All answers must be fully justified in complete sentences, except on problems marked with a dagger (†). An expression of the form 3–6† means that the dagger applies to all of problems 3 through 6; something like 7ab† means that the dagger applies to parts a and b of problem 7. Solutions to dagger problems should still be justified, but complete sentences are not required and it should be possible to fit the justification in a single line.
Some problems have a footnote with further explanation.


Lecture 
Assignment 

Week 1 




0 






1 
August 25 
Syllabus 




2 
August 27 
Mathematical definition 




3 
August 29 
Mathematical statements  


Week 2 




4 
September 3 
Propositional calculus 




5 
September 5 
Lists 




Week 3 




6 
September 8 
Lists 




7 
September 10 
Factorials 




8 
September 12 
Sets and subsets 




Week 4 




9 
September 15 
Sets and subsets 




10 
September 17 
Quantifiers 




11 
September 19 
Operations on sets 








Week 5 




12 
September 22 
Review 



Exam 1 
September 23 
Midterm exam 1 
6–7:15pm (tentative) 





All assignments must be typed from now on!
 


13 
September 24 
Exam discussion 




14 
September 26 
LATEX 


Week 6 



15 
September 29 
Proofs 




16 
October 1 
Proofs 




17 
October 3 
Proof by contradiction 






Week 7 




18 
October 6 
Induction 




 




19 
October 8 
Induction 




20 
October 10 
Induction 






Week 8 


21 
October 13 
Lists and factorial (again) 






22 
October 15 
Induction 






23 
October 17 
Sets 




Week 9 

Counting and relations 


24 
October 20 




25 
October 22 






26 
October 24 




Week 10 

Equivalence relations and functions 


27 
October 27 





28 
October 29 





29 
October 31 





Week 11 


30 
November 3 
Review 

31 
November 5 


Exam 2 


32 
November 7 
Bijections 
Assignment 32 [ tex ] [ writeLaTeX ] 

Week 12 


33 
November 10 
Functions 
Assignment 33 [ tex ] [ writeLaTeX ] 

34 
November 12 
Injections, surjections, bijections 
Assignment 34 [ tex ] [ writeLaTeX ] 

35 
November 14 
Injections, surjections, bijections 
Assignment 35 [ tex ] [ writeLaTeX ] 

Week 13 



36 
November 17 
Infinite sets 
Assignment 36 [ tex ] [ writeLaTeX ] 



37 
November 19 
Composition and equality of functions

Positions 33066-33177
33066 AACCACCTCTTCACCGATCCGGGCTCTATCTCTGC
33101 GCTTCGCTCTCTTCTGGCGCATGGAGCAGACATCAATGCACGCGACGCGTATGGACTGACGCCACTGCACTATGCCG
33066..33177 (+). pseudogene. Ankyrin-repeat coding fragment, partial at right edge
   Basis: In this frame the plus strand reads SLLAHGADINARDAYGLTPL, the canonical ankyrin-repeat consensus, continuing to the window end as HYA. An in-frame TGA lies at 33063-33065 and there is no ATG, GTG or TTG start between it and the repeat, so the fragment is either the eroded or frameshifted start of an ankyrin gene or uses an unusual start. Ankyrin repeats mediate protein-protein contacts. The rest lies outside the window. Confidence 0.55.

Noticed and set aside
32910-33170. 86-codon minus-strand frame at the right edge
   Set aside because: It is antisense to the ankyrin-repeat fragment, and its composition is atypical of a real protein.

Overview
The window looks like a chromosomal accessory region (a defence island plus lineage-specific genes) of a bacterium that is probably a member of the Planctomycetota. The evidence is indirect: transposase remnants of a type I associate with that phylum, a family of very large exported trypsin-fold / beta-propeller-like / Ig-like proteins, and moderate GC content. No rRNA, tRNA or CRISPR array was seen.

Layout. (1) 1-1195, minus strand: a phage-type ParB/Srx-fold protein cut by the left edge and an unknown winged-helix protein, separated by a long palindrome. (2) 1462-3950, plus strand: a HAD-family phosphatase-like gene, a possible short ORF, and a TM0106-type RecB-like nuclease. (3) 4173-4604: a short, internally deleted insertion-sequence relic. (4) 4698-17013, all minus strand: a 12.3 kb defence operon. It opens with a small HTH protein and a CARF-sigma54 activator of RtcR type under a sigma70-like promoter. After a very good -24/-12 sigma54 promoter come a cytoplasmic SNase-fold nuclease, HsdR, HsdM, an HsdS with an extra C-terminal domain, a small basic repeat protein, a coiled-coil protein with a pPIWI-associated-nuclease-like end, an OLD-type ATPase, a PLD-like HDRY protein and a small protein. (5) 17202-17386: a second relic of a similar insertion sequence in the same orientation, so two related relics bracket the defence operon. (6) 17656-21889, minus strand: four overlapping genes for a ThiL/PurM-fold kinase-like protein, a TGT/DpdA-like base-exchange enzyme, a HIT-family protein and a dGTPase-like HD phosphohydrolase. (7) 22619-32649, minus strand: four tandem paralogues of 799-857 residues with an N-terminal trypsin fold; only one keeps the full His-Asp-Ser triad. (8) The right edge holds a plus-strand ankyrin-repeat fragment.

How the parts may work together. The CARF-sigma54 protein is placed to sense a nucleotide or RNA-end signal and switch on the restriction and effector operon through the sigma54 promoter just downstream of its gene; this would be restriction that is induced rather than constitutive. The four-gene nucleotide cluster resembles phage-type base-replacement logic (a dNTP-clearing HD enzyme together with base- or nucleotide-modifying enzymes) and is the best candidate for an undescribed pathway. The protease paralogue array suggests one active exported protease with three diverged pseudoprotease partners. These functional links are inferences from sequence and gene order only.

Assignment 37 [ tex ] [ writeLaTeX ] 

38 
November 21 
Cardinality 
Assignment 38 [ tex ] [ writeLaTeX ] 



Fall break! 



Week 14 



39 
December 1 
Counting 
Assignment 39 [ tex ] [ writeLaTeX ] 

40 
December 3 
Counting 
Assignment 40 [ tex ] [ writeLaTeX ] 

41 
December 5 
Counting 
Assignment 41 [ tex ] [ writeLaTeX ] 

Week 15 

42 
December 8 
Binomial coefficients 
Assignment 42 [ tex ] [ writeLaTeX ] 

43 
December 10 
Binomial coefficients 
Assignment 43 [ tex ] [ writeLaTeX ] 

44 
December 12 


Exam 3 
TBA 
Final exam 






^{1}You should write your answer as a mathematical definition. Make sure to emphasize the term being defined with italics or an underline. Your definition may rely on the following concepts, which you do not have to define: natural number, integer, addition, subtraction, multiplication, division, zero, one.
^{2}Be very careful with part (d)!
^{3}Exercise 12b asks you to analyze the sums of consecutive cubes but shows examples of sums of consecutive odd cubes. You should be looking at the numbers 1^{3}, 1^{3} + 2^{3}, 1^{3} + 2^{3} + 3^{3}, 1^{3} + 2^{3} + 3^{3} + 4^{3}, etc.
^{4}Also write a precise statement of the Pythagorean theorem.
^{5}The supplement is hyperlinked. If you cannot access it, download it from the course webpage at http://math.colorado.edu/~jonathan.wise/teaching/math2001fall2014
^{6}In each part, you should find a simple formula for the answer that does not use the ∏ symbol. A formula that is more complicated than necessary will not receive full credit.
^{7}On problem 7, just mark the statements true or false. You do not need to write a proof.
^{8}Hint: It may help to look at Exercise 7.16.